An excellent combination of history, and mystery. Author is an expert in history and uses his skills to bring together well researched information about serial killers, the history of crime in New York City, and the development of crime detecting methods using the beginnings of psychology. And he does all this with a heart stopping mystery well crafted to keep you reading even when you have other things you should be doing. Like sleeping, perhaps.
  • (4/5)
    Historical fiction set in New York and basically like a Criminal Minds ?? Thought I would love it and really only liked it. It was good and written well, but just too long with too many characters to have to track.
  • (4/5)
    New York City - March 3, 1896. When New York Times police journalist John Schuyler Moore is dragged out of bed in the middle of the night by a summons from his long time friend and psychologist Dr. Laszlo Kreizler, the last thing he expects to find himself doing is standing on the outer walkway of the unfinished Williamsburg Bridge, staring at the mutilated body of a young boy. While at first blush this crime looks like nothing more than a one-time gruesome murder of a molly boy who worked in a disorderly house, it takes Kreizler to question that something more sinister is at work here. In a city where money talks, where the majority of the police force is on the take and crime and political corruption rules, Police Commissioner Theodore Roosevelt has his hands full trying to clean up a the police force he has oversight over. It becomes clear that if this matter is going to be investigated - to the annoyance of many powerful members in the city - an unofficial investigation team using new forensic methods of detection and psychological profiling, to try and find the killer will need to be set up. As the body counts starts to mount, the race is on to try and discover the killer's identity and find them before they kill again. Written from the point of view of Moore, this story has a journalistic quality to it. The writing style reminds me of Berendt's Midnight in the Garden of Good and Evil, another really good crime story considering that one is non-fiction. The attention to detail in The Alienist is amazing, although it can make for sluggish reading if you are looking for a more action-packed crime story. I found the quote on the front cover of the copy I read a little misleading.... The Alienist is a good crime story but not quite "A high-spirited, charged-up and unfailing smart thriller." IMO. The good news on the action front is that the slow build the story goes through for the first two thirds of the book does start to pick up speed as you progress closer and closer to the ending. The story does a great job depicting the American Gilded Age and has a wonderful character cameo by J.P. Morgan. I only wish that we got to know the characters that comprised the investigative team in the detail that we learned about our killer. I never really grew to appreciate the characters. They just were not given the same attention the author gave to the forensic methods, the crimes, the setting and the time period. Overall, this one is a solid and well researched crime story that made for interesting reading. I just wish it had been a bit shorter in length - 512 pages seems a bit much for what the story conveys - and I wish it had more of an action/suspense build to it. This story would be fantastic adapted for film as the detail made it easy for me to visualize the story as I read it.Favorite Quote:"I'm not at all sure how much it will amount to, John, in the end," he said gloomily. "There are times when I feel that the job we have undertaken is not one that can be addressed at the metropolitan level alone. Corruption in this city is like the mythical beast, only instead of seven heads it springs a thousand for every one that is cut off. I don't know that this administration has the power to effect truly meaningful change."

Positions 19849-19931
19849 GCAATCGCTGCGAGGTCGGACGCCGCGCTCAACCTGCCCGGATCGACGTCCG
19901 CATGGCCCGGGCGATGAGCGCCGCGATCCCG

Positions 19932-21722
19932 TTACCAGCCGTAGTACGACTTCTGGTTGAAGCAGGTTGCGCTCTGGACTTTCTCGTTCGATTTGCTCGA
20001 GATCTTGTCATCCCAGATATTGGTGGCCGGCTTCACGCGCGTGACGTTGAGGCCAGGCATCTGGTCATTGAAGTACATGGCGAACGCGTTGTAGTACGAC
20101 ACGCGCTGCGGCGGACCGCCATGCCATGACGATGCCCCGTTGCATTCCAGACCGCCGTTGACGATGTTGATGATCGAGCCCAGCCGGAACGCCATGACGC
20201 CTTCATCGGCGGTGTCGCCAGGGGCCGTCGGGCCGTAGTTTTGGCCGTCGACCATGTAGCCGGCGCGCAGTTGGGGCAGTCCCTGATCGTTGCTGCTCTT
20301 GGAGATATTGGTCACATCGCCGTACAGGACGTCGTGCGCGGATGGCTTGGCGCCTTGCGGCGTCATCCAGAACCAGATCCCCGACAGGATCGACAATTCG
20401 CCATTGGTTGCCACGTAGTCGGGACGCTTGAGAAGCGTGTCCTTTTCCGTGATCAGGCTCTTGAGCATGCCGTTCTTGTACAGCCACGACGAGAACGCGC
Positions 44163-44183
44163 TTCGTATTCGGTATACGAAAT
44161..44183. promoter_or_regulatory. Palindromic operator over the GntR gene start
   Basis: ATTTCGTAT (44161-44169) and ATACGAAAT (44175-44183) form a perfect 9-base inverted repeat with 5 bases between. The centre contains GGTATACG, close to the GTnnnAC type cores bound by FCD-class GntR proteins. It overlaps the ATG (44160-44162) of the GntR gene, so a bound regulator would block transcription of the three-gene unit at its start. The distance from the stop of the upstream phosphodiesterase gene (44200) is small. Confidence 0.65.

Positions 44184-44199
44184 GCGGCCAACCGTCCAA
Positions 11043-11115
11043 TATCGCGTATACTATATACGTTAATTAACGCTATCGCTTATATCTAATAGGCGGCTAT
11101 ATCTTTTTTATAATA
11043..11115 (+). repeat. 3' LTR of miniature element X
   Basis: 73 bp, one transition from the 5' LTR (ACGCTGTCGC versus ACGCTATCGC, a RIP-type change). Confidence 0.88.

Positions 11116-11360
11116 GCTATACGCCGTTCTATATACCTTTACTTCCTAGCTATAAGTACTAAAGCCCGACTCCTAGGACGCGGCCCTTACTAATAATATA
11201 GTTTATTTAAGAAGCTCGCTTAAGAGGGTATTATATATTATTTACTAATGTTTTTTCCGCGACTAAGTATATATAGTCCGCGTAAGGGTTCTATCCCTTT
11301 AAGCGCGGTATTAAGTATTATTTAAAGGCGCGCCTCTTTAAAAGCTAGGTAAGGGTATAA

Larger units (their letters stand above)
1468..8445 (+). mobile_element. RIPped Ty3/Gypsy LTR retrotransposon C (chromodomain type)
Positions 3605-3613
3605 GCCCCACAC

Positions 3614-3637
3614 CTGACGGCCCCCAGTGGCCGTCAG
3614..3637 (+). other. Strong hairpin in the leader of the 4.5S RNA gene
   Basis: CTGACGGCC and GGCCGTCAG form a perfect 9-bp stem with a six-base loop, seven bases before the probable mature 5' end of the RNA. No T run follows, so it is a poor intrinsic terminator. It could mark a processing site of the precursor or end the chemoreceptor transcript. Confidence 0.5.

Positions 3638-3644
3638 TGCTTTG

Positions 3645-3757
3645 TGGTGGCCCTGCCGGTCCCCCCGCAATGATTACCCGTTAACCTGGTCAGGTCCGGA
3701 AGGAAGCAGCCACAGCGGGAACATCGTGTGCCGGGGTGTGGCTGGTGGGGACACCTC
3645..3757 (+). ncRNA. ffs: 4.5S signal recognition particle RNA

• (4/5)
    A bit slipshod opening and slow going. I actually started reading it this week after struggling with it for a few years.It reminded me of a travelogue and going to eateries where the "400 club" would dine together . I learned about train schedules and horse cabs- it is that type of book. It gags down the "events and restaurants" into youquite often. I guess I would call this novel cheesy.
  • (4/5)
    The most interesting part of this book was the time in which it took place. As a fan of CSI, I believe that science can catch any criminal who ever committed any crime--ever. With that in mind, it was very interesting to read a book taking place at the turn of the 20th century, a time when fingerprinting wasn't considered hard science, and the act of trying to 'think like the killer' was foriegn....this was a very refreshing and interesting book.

    A definite must read for anyone who likes killer-dramas!
  • (5/5)
    Set in NYC at the turn of the century, it is the beginning of profiling and forensics and serial killers. The story is lush and engaging. The characters lively. But, for me, once again, the setting made this book, for me, a true treasure. ?
  • (5/5)
    The Alienist by Caleb Carr.
    Sub-genre: Historical mystery
    5 Stars

    Synopsis:
    Before the modern day criminal profiler, there were "alienists" - psychologists interested in the workings of the criminal mind. In this book a crime reporter, John Schulyer Moore, is asked by his friend, Theodore Roosevelt in his days as the police commissioner of New York, to assist one of these alienists in the search for a serial killer butchering young children in the sex trade.

    Review:
    This is a well-researched take on life in New York at the turn of the 20th century. The characterization is excellent, especially that of Sara, Roosevelt's secretary who is determined to become the first female detective, and the alienist, Lazlo Kreizler who seeks to understand the origins of monstrous behaviors while at the same time fighting demons of his own. The books includes some fascinating details on the beginnings of forensic science and has a profound message about humanity and society. The language and descriptive passages can be quite challenging to get through but they are well worth it.
    Recommendation: An absolute must for lovers of mystery and thrillers as well as the history of New York.